Besides the cooking method, seasoning plays another important role as the key mineral of concern is sodium. Do take note that prepackaged marinades, seasoning powder or sauces are likely to be packed with a whole heap of sodium hence it would be best to go for natural ingredients like herbs, spices, vinegar and allium vegetables (like garlic or spring onions) to impart flavour. Go light on the salt and if possible choose low sodium sauces and pastes.

Step 3: Easy Meal Prep Portioning

Portioning is easy using household measures such a measuring cups and spoons. Using a “1/3” measuring cup, scoop cooked carbohydrates like rice, noodles or pasta into an airtight container. 2 levelled scoops equates to an ideal carbohydrate portion (30g carbohydrates, 2 carbohydrate exchanges) for your main meal for most people. You may also have up to 1 full cup of cooked carbohydrates (45g carbohydrates, 3 carbohydrate exchanges) if you require more energy. Alternatively, you can use a dessertspoon to measure 8 – 12 spoons of rice/noodles/pasta. If having starchy vegetables such as potatoes, sweet potatoes, peas or corn, keep to around 2-3 egg sized portions or half a cup.

After filling the container with carbohydrates, fill a “1/2” measuring cup with cooked non-starchy vegetables and add it to the container. You can definitely add more vegetables if you like too! For salad vegetables, 1.5 mugs is 1 serving.

A cooked piece of meat/fish should be the size of your palm or the size of a deck of cards. For vegetarian sources of protein such as cooked chickpeas, beans and lentils, aim for half a cup. Take note of the carbohydrate content if you have diabetes as half a cup contains around 20-30g of carbohydrates.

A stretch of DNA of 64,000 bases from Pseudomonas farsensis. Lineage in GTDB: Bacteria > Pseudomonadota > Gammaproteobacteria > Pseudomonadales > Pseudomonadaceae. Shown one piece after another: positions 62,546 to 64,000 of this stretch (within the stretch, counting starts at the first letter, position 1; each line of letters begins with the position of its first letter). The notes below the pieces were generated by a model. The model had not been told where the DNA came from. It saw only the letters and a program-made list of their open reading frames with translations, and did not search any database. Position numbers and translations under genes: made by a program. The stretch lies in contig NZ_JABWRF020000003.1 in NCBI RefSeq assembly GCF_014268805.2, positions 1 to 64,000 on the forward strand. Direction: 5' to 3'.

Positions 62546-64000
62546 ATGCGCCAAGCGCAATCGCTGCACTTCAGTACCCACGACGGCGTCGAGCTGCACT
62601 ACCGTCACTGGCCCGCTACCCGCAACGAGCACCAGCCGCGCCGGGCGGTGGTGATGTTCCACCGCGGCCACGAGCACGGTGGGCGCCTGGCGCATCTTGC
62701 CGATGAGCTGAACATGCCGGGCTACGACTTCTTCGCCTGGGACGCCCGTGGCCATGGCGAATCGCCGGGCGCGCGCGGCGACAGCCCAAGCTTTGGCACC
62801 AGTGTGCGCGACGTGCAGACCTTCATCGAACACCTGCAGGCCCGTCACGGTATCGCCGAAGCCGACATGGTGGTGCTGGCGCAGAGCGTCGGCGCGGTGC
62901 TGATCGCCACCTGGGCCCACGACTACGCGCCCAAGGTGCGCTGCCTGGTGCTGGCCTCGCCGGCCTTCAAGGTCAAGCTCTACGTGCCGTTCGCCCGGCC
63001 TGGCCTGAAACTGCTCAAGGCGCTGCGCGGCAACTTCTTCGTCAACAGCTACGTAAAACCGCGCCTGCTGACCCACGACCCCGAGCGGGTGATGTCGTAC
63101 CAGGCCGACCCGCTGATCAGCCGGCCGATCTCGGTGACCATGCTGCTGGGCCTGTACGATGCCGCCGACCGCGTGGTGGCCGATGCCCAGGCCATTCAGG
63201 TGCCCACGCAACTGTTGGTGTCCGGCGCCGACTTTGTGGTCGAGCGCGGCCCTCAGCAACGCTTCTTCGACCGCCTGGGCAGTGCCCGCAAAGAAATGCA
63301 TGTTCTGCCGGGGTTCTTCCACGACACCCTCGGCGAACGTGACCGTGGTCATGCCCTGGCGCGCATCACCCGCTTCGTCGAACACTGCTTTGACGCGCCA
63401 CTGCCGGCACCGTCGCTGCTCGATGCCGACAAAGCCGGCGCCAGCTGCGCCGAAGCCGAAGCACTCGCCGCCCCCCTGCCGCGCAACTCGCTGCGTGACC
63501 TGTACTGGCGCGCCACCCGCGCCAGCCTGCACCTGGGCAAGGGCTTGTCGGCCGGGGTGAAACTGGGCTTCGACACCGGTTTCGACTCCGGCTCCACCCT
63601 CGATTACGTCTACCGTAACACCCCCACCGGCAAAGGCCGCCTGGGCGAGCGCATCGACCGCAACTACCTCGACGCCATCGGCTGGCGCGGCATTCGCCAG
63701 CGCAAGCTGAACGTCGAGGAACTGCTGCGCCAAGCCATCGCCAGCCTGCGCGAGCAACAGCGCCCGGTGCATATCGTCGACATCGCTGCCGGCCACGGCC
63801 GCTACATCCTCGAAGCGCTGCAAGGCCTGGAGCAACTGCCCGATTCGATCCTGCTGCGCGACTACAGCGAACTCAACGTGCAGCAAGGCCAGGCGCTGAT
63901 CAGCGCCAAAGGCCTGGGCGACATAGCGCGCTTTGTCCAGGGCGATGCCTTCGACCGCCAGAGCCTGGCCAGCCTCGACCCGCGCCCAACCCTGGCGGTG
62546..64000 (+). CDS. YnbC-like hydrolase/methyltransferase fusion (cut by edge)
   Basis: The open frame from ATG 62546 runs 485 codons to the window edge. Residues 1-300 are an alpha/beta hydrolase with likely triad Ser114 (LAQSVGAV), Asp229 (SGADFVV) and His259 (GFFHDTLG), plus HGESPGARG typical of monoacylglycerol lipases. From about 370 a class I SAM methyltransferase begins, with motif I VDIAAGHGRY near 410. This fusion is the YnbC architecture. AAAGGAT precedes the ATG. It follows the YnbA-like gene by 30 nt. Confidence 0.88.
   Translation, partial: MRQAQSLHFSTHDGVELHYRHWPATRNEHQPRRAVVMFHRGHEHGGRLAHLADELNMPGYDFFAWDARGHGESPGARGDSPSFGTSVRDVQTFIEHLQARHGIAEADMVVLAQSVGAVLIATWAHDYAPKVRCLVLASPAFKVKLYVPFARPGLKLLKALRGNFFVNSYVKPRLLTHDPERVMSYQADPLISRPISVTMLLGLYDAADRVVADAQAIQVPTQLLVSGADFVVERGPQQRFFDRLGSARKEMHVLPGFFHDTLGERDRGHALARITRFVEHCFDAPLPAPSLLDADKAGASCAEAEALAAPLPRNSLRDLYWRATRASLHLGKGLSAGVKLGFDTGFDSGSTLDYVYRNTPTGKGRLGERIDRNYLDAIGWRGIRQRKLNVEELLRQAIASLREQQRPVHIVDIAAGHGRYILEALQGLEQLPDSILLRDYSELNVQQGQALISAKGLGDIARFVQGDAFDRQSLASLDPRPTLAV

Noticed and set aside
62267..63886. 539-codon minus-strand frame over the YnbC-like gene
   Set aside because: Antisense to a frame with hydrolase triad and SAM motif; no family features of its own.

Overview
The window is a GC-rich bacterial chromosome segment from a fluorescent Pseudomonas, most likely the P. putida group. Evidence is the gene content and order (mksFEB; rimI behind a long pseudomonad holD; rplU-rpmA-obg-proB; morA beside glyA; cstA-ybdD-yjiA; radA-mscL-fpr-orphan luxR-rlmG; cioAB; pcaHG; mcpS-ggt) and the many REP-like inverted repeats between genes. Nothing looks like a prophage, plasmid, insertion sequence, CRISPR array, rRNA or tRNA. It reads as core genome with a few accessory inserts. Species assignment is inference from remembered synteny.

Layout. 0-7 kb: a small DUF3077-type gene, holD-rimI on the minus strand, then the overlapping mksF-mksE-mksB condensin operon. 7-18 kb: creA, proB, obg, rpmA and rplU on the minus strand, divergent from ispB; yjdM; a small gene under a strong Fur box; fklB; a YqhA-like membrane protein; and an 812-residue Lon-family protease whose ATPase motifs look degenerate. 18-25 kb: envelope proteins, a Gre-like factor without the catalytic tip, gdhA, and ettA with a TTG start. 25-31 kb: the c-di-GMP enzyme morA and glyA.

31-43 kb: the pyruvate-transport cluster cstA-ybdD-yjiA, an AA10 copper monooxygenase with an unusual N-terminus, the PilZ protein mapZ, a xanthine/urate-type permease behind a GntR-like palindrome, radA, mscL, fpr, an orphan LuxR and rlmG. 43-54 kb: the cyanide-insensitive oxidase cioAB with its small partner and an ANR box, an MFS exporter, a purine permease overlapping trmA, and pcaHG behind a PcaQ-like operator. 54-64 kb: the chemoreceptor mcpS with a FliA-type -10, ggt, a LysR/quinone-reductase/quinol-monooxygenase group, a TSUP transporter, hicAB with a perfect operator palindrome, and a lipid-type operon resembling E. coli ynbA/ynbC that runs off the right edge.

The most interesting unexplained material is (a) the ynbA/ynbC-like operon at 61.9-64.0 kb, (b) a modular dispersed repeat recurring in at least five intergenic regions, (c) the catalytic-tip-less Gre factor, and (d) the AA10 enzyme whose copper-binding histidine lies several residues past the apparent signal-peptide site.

Don’t forget to pack a fruit for a snack or to take as part of lunch/dinner! Click here for a list of what counts as a serving of fruit. Eat fruit whole if possible particularly smaller fruit with edible skin (eg. apples or pears). This is because you get extra fibre and certain nutrients from having it with the skin on. Cutting fruit up and exposing it to air over a period of time can affect the vitamin C content.

Meal Prep

Step 4: Storing Safely

Pack meals in airtight containers, preferably those which are freezer and microwave safe for more convenience. By reducing air exposed to food, it prevents the food from drying out, reduces nutrient losses from exposure to air and reduces the risk of any potential contamination. Remember to let hot foods cool to room temperature before storing in the fridge or freezer. Hot food can affect the temperature of the fridge or freezer, hence increasing the risk for bacterial growth. With easy meal prep, do take note of good food safety practices to minimise your risk of food poisoning.

It is as easy as 1,2,3,4 to prepare healthy meals at home. Check out Georgen’s ultimate guide to cooking for more ideas. Don’t forget to have fun!